Charter Stabilizes

May 12, 2003  •  Post A Comment

Charter Communications is still bleeding red ink, but the troubled cable system operator finally appears to have stabilized and may even be on the verge of a turnaround.
To be sure, the St. Louis-based company, cobbled together by Paul Allen at a cost of more than $7 billion as part of a vision for a wired world, still has a long way to go. But there is reason for hope. Charter continues to labor under a $20.5 billion debt and faces SEC and federal probes for accounting shenanigans. But Charter is taking steps to right itself-and the efforts are drawing mild praise from some analysts.
Last week Charter, the nation’s third-largest multiple system operator with 6.7 million subs, reported a narrowed first-quarter loss of $181 million, or 62 cents a share, compared with a year-ago loss of $316 million, or $1.08 a share. Revenue advanced more than 10 percent to $1.18 billion, while adjusted earnings before interest, taxes, depreciation and amortization climbed more than 7 percent to $458 million.
What’s more, the company has mapped out a plan to manage capital expenditures, spending only on initiatives that are certain to generate revenue-like digital cable and high-speed Internet services-and keeping inventories low to better contain costs. Asset sales could be a piece of the puzzle as well, though analysts say that might have to wait until the accounting probes are sorted out.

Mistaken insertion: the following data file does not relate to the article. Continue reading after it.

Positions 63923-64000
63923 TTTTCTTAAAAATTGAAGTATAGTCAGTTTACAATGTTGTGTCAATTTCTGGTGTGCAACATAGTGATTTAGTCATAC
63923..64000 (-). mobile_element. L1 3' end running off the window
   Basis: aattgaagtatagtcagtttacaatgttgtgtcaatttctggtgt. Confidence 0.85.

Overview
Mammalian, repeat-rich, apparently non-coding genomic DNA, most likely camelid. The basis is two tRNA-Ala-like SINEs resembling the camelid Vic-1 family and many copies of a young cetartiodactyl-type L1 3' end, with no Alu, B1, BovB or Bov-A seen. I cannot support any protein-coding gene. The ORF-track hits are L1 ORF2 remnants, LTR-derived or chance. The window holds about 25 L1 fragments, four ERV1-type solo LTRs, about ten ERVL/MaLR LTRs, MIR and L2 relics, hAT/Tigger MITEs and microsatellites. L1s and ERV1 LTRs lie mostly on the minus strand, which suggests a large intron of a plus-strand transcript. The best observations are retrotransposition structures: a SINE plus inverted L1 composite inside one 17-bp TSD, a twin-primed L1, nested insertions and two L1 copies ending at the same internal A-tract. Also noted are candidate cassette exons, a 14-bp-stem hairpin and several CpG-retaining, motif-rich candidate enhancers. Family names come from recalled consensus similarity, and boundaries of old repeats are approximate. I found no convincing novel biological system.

“We are reasonably pleased with our results,” said Carl Vogel, Charter’s CEO. “We have got a lot of work to do, but we are totally focused and have a greater clarity with our balance sheet.”
That must surely be good news to Mr. Allen, the Microsoft co-founder who, with a net worth of $20.1 billion, ranks as the fourth-richest man in the United States. Charter has been his biggest investment, some say his biggest dream-and his largest headache. The culmination of a string of cable acquisitions from the late 1990s through 2002, Charter has been the vehicle by which Mr. Allen envisioned enabling consumers to surf the Web from the comfort of their living rooms. With that idea in mind, Charter snapped up smaller cable companies, many of which were in rural areas and were in need of system upgrades or rebuilds in order to accommodate the types of services Mr. Allen dreamed about.
“I think Charter ended up having a bigger job than it thought it would upgrading those systems,” said David Joyce, a cable analyst at Guzman & Co. He noted that because many of the systems Charter owned were in rural areas, the upgrade costs proved more expensive than those for systems in more developed areas.
Web Woes
Mr. Allen was not available for comment.
As the Internet bubble burst and the economy declined, Charter was unable to generate sufficient subscriber growth to offset the piling on of debt. It also suffered because the rural systems that needed upgrading slowed efforts to roll out digital service. That cost the company market share, especially to low-cost satellite provider EchoStar Communications, which offered cheaper digital service to customers immediately.